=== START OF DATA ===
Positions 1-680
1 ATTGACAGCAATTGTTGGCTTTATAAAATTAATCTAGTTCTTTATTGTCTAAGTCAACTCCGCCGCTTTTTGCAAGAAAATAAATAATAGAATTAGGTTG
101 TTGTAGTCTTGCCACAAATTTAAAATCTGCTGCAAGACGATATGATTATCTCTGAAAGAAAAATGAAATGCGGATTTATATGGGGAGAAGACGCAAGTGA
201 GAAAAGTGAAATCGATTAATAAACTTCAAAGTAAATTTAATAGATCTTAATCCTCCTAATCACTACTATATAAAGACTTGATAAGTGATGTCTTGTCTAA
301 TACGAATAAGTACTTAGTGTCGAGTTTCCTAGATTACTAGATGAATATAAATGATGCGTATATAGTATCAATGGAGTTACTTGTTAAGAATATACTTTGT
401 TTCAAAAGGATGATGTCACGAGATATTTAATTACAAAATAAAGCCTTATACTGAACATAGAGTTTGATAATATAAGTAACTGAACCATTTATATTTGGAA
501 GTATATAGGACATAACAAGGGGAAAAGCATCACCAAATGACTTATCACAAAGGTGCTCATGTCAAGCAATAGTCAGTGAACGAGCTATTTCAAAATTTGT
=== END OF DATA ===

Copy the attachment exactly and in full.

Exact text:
Positions 1-680
1 ATTGACAGCAATTGTTGGCTTTATAAAATTAATCTAGTTCTTTATTGTCTAAGTCAACTCCGCCGCTTTTTGCAAGAAAATAAATAATAGAATTAGGTTG
101 TTGTAGTCTTGCCACAAATTTAAAATCTGCTGCAAGACGATATGATTATCTCTGAAAGAAAAATGAAATGCGGATTTATATGGGGAGAAGACGCAAGTGA
201 GAAAAGTGAAATCGATTAATAAACTTCAAAGTAAATTTAATAGATCTTAATCCTCCTAATCACTACTATATAAAGACTTGATAAGTGATGTCTTGTCTAA
301 TACGAATAAGTACTTAGTGTCGAGTTTCCTAGATTACTAGATGAATATAAATGATGCGTATATAGTATCAATGGAGTTACTTGTTAAGAATATACTTTGT
401 TTCAAAAGGATGATGTCACGAGATATTTAATTACAAAATAAAGCCTTATACTGAACATAGAGTTTGATAATATAAGTAACTGAACCATTTATATTTGGAA
501 GTATATAGGACATAACAAGGGGAAAAGCATCACCAAATGACTTATCACAAAGGTGCTCATGTCAAGCAATAGTCAGTGAACGAGCTATTTCAAAATTTGT